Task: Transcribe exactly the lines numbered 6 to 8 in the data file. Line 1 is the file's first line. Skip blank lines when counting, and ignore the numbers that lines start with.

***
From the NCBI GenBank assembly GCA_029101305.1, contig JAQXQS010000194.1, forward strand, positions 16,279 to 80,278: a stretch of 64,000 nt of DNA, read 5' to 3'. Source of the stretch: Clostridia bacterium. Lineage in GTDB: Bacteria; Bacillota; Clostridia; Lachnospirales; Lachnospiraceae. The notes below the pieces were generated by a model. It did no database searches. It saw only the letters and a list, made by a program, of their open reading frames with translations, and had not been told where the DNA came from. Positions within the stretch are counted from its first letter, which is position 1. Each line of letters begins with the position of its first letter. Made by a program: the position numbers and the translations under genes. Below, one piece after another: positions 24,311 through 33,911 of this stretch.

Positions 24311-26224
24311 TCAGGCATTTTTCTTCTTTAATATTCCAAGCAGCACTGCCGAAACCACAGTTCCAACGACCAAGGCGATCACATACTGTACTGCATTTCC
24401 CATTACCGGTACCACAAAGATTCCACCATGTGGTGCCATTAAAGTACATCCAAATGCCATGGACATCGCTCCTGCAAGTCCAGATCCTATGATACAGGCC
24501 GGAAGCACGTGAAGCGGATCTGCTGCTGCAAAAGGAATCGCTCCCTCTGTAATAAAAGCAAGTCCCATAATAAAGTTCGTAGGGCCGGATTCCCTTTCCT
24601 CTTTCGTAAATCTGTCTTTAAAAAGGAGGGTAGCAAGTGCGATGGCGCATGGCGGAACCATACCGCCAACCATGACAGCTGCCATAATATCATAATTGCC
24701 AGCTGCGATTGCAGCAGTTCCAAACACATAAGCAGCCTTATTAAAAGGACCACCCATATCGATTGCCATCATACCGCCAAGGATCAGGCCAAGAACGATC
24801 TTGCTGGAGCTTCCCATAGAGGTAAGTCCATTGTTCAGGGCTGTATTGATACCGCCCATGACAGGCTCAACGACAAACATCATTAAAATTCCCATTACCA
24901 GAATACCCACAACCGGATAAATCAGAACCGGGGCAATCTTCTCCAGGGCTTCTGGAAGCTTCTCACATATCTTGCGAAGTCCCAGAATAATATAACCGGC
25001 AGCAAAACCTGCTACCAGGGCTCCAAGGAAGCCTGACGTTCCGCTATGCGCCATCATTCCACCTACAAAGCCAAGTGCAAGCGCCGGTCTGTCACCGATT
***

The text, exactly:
24601 CTTTCGTAAATCTGTCTTTAAAAAGGAGGGTAGCAAGTGCGATGGCGCATGGCGGAACCATACCGCCAACCATGACAGCTGCCATAATATCATAATTGCC
24701 AGCTGCGATTGCAGCAGTTCCAAACACATAAGCAGCCTTATTAAAAGGACCACCCATATCGATTGCCATCATACCGCCAAGGATCAGGCCAAGAACGATC
24801 TTGCTGGAGCTTCCCATAGAGGTAAGTCCATTGTTCAGGGCTGTATTGATACCGCCCATGACAGGCTCAACGACAAACATCATTAAAATTCCCATTACCA